House Hunting with Kids in Tow

Homebuying with kidsAfter reviewing ground rules like “no touching other people’s stuff,” Greg and Khristie Kaplan took their three kids on spring house-hunting expeditions of 40 homes in Hawthorn Woods. Their 14-year-old daughter helped corral her 4-year-old sister and 7-year-old brother.
“I’m glad we took them,” Greg said. “It helped the younger kids understand the move. And it helped our daughter, who had to start high school in a new town, get used to it.” By the time they moved into their new house in June, the kids “were looking forward to having their new, bigger house,” he said.
Home shopping with young children can be a challenge. Sometimes, they can be a distraction for parents and real estate agents, which can throw a wrench in the decision-making process. To survive a house hunt, consider these tips.
Pre-shop from home. Review listings online before a family tour. Since so many buyers shop online first, a lot of real estate offices have eliminated kiddie corners, where children play while adults review listings. Some agents move directly to the house-hunting stage, save for a coffeehouse stop for lattes.
Consider a baby sitter. “You’re buying the house for the kids, not with the kids,” said Matt Farrell, president of the Chicago Association of Realtors and managing partner of Urban Real Estate in Chicago. “You don’t take your kids with you when you meet with your banker or your financial adviser. Buying a house is a big investment too, and needs your full attention.”
If you are new to the area, ask your agent for sitters’ names, said Lori Wyatt, managing broker of Chicagoland Realty Services in Chicago. “In a pinch, I’ve even called my own nanny,” she said.
If using a sitter is out of the question, find an agent who enjoys working with families. Not everyone tolerates crying babies and opinionated teenagers.
For Judy Gibbons of Jameson Sotheby’s International Realty in Chicago, working with the Kaplans included hip-hop dancing with their son and listening to their younger daughter’s views.
“Those are the times that give parents a few minutes to talk alone,” she said.
Babies may be content with sitters, but some teens want to tag along.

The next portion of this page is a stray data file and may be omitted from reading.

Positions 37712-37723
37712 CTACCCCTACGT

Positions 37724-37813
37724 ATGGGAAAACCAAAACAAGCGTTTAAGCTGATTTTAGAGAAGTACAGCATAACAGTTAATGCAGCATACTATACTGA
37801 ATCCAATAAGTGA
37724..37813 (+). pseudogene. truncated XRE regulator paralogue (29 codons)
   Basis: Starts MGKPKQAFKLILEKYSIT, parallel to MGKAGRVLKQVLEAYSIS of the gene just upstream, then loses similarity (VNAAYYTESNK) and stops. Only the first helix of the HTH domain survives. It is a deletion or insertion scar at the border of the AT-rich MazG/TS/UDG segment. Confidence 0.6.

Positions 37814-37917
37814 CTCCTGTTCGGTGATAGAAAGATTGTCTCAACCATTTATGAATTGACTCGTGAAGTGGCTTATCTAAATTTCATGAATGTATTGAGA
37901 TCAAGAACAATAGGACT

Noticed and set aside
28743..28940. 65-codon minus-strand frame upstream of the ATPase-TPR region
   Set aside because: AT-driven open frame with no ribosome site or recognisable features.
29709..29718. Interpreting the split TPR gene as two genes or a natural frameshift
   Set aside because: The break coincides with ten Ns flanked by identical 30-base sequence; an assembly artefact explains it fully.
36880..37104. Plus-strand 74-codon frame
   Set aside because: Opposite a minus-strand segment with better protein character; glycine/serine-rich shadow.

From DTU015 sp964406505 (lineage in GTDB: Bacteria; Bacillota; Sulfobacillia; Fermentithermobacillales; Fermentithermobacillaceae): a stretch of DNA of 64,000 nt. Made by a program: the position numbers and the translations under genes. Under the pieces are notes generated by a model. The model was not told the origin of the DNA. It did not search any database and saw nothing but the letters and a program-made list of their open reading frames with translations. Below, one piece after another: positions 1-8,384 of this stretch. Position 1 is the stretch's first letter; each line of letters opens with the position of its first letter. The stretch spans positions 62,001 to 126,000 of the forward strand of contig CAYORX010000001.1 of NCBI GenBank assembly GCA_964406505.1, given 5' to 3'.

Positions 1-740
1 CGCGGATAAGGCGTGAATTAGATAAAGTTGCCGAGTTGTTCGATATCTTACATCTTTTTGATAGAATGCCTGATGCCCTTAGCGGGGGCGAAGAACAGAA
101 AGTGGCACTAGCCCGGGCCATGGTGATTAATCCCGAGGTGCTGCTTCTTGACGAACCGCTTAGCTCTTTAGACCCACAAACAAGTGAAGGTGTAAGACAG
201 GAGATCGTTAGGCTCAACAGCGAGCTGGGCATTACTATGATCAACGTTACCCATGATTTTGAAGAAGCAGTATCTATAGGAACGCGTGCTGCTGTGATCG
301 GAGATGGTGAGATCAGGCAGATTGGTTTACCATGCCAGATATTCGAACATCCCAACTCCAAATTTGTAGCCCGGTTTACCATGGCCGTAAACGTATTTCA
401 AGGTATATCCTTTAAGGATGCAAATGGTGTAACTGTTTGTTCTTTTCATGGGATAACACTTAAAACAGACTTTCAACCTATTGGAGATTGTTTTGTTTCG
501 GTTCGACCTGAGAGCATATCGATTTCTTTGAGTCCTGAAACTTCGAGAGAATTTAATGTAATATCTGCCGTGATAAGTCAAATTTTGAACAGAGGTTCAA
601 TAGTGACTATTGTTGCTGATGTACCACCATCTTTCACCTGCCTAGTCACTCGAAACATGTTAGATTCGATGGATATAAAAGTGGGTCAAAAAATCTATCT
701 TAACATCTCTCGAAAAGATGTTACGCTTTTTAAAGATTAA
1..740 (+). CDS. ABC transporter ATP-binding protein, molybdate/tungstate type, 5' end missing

“They want to know where they’ll go to school, play the sports they’re into and see music festivals,” Wyatt said. “Girls ask where to shop.”
Get the children involved. “One mom had her son take pictures,” Wyatt said. “We saw about 20 houses in two days, so that was really helpful. She couldn’t remember which house had a certain laundry room she liked, and he had it on his iPod.”
Timing is everything. Avoid the 5 to 7 p.m. period when kids are feeling tired and hungry. Schedule a sit-down lunch break. Be sure to bring snacks and wipes.
Bring games and toys to entertain kids between stops. Use your own car (it’s already equipped) instead of the agent’s.
Invaluable in the suburbs, your stroller does no good in the city. “You can’t get it through revolving doors,” Wyatt said.
Review the ground rules. “No commenting about a house while you’re there because you might insult the homeowner,” Wyatt said she tells youngsters. “If the house smells like dirty litter boxes, it’s our little secret until we’re gone. We may have to take off our shoes, so wear slip-ons. Don’t use the homeowner’s bathroom. Mom and dad can open cabinet and closet doors, but kids can’t.”
Farrell said parents should look at the home-shopping scenario from the listing agent’s point of view. Agents are “responsible for the homeowners’ stuff,” he said. “If they have to watch your kids, they can’t do their job.”
At a high-rise, be kind to the doorman, who is the keeper of more than security.
“If you want to know if the building is family-friendly, he’s your barometer,” Wyatt said. “And he knows everyone. He not only can tell you if the building has lots of kids, but where the other fourth-graders live.”
Be realistic. As you and your partner struggle to find a common ground on a specific home, “don’t let the kids get their hopes up about a house you can’t buy,” Farrell said. “I’ve heard parents tell their child, ‘This is your bedroom, Billy,’ then not have the winning bid. Then Billy’s confused.”
For toddlers, fiction and nonfiction blur: Is mom talking about the house we saw or the one on TV? After you buy the home, explain to your little one that this is her new home — for real.
This post was originally published by the Chicago Tribune on Oct. 25, 2013.